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I've been involved in several projects which basically involved replacing an "old" system with a "new" system. Invariably, the pattern has been that practically no one on the team building the "new" system has any real knowledge of the "old" system. Whenever I questioned this, I've been told that this is purposeful... by not knowing the "old" system, the team is able to think differently and not be limited by how things were done there. So what happens is there is usually only 1 or 2 people on the team that know anything about the "old" system and they are consulted whenever a question comes up about how the "old" system did something.

But what always seems to happen is that after the "new" system is delivered, there are always questions from the user of the form "How do we do X (which was easy in the old system) in the new system?" For the developers, this is often the first time they have heard of X. So they have to go and research what X is and often the answer they give back to the users is "you can't" or "you can, but it's really awkward".

This does not seem right to me... it seems to me that a lot would be gained by having every developer of the "new" system know the "old" system really well, and that wouldn't necessarily kill their creativity, if they have decent design and development skills.

Any thoughts on which approach is best?

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3 Answers 3

You need better Business Analysts. They are the ones who are supposed to review the old system, and define exactly (and completely) what the new system needs to do. They should provide a full list of requirements for you so that everything that needs to happen has been considered.

Whoever is writing the requirements needs to be more thorough. If that isn't possible, then you may need to get involved and learn the 'old system'.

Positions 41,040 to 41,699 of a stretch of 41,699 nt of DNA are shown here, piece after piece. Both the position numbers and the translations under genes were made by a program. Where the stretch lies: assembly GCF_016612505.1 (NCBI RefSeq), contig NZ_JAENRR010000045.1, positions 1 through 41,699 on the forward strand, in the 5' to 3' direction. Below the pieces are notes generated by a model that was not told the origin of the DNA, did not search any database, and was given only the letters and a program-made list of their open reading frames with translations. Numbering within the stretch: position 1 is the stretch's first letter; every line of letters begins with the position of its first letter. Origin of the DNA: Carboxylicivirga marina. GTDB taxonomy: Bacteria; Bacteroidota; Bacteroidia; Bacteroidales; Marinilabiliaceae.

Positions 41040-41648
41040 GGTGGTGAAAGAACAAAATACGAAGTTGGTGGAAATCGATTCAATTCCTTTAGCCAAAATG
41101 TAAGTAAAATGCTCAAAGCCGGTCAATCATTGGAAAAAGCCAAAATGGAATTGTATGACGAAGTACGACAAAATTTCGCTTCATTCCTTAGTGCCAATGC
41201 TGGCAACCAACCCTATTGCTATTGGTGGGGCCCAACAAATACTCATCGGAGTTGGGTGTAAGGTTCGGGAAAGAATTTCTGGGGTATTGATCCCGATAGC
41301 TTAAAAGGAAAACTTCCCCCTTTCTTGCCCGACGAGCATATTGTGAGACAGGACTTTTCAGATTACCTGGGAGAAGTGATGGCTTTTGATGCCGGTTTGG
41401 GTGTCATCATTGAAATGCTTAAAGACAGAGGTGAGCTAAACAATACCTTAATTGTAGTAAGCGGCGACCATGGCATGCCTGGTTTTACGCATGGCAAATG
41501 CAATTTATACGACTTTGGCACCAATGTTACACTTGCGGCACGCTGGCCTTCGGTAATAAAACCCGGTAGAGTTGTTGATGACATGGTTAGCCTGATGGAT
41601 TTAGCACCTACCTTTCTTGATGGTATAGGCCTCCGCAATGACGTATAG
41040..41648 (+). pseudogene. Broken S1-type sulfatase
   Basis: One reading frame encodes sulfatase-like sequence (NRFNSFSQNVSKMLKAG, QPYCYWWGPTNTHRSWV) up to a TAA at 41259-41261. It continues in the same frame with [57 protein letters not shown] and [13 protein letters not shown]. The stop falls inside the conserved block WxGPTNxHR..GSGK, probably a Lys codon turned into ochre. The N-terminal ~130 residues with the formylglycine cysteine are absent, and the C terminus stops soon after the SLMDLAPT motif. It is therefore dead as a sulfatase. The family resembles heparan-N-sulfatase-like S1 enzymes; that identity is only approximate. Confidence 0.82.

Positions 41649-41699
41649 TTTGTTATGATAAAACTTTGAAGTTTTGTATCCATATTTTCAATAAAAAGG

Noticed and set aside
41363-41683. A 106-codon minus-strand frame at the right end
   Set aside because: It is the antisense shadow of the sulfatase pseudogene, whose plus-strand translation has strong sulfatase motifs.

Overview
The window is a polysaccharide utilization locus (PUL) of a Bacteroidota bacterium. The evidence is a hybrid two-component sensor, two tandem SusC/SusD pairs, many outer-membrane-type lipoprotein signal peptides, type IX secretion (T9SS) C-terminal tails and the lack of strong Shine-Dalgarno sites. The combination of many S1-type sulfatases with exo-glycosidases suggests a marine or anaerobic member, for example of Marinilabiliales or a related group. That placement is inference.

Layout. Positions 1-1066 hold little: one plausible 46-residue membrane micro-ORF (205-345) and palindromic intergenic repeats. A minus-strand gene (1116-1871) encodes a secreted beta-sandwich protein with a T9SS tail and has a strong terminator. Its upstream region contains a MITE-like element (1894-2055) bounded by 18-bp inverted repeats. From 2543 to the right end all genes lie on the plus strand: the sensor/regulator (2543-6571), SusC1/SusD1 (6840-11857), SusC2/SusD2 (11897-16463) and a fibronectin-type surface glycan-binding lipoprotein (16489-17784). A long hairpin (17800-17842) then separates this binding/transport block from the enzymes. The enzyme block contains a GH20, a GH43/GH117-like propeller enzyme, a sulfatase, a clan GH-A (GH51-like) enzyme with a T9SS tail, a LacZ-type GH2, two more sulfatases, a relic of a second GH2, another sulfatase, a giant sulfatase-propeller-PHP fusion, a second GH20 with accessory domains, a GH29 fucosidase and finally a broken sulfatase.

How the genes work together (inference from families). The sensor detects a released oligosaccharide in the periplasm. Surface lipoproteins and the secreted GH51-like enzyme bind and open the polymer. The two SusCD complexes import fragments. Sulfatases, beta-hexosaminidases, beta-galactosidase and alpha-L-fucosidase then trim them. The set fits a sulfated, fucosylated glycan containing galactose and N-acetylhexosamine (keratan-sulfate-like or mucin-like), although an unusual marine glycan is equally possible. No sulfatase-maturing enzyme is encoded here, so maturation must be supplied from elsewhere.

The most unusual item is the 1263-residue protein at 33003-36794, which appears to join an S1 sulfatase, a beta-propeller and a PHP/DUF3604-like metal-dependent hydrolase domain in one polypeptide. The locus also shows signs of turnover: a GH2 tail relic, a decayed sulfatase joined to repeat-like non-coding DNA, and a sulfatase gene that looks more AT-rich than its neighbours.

However there will always be things missed - that's just human nature. You should obviously be trying to make the 'new system' as flexible as you can, so that need features can be added when the users realise they have been forgotten.

I understand your pain.

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Been there without a BA and it hurts. Trying to talk to users about the 'new' requirements is sometimes difficult as well because a) they don't always want a new system & b) they just want it to do what the old one did –  blank Nov 23 '09 at 13:52
Oh yeah. Number 1 requirement is always 'same as the old system'. "You need to make the font Times New Roman, that's how the old system was". –  Kirk Broadhurst Nov 23 '09 at 14:39

Replacing an old system with a new one generally implies iso-functionality (i.e the ability to do at least what the old system was able to do)

So, while an in-depth knowledge of the old system is not mandatory, knowing the interfaces and build a set of functional test suites is useful to develop efficiently the new system.
That suite will be used for validating the results of the new development, keeping in mind that the result must never be 100% (otherwise, you would have successfully reproduced the bugs of the first system!)

Plus, for a really large system, you need at least three implementations for your new program:

  • one able to dialog with the old system
  • one replacing parts of the old one
  • one completely taking over the old program

If we are talking about a large period of time, that involves also an Architect able to manage the evolution of the old system (which cannot stand still, waiting several months or years before the new one replaces it), keeping those evolutions in the same direction than your new implementation.

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This sounds like the specification for the new system was incomplete because someone (the project manager, the project initiator) didn't ensure that the functionality of the old system was documented and checked to see what the customer actually used.

If this is done then it shouldn't matter that no one knows the old system as the specification is the thing you're developing against.

If you don't have a specification, apart from all the other problems you'll have, everyone should know the old system to avoid this very problem.

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+1 'if you don't have a specification... everyone should know the old system' - too true in too many cases. –  Kirk Broadhurst Nov 23 '09 at 12:59

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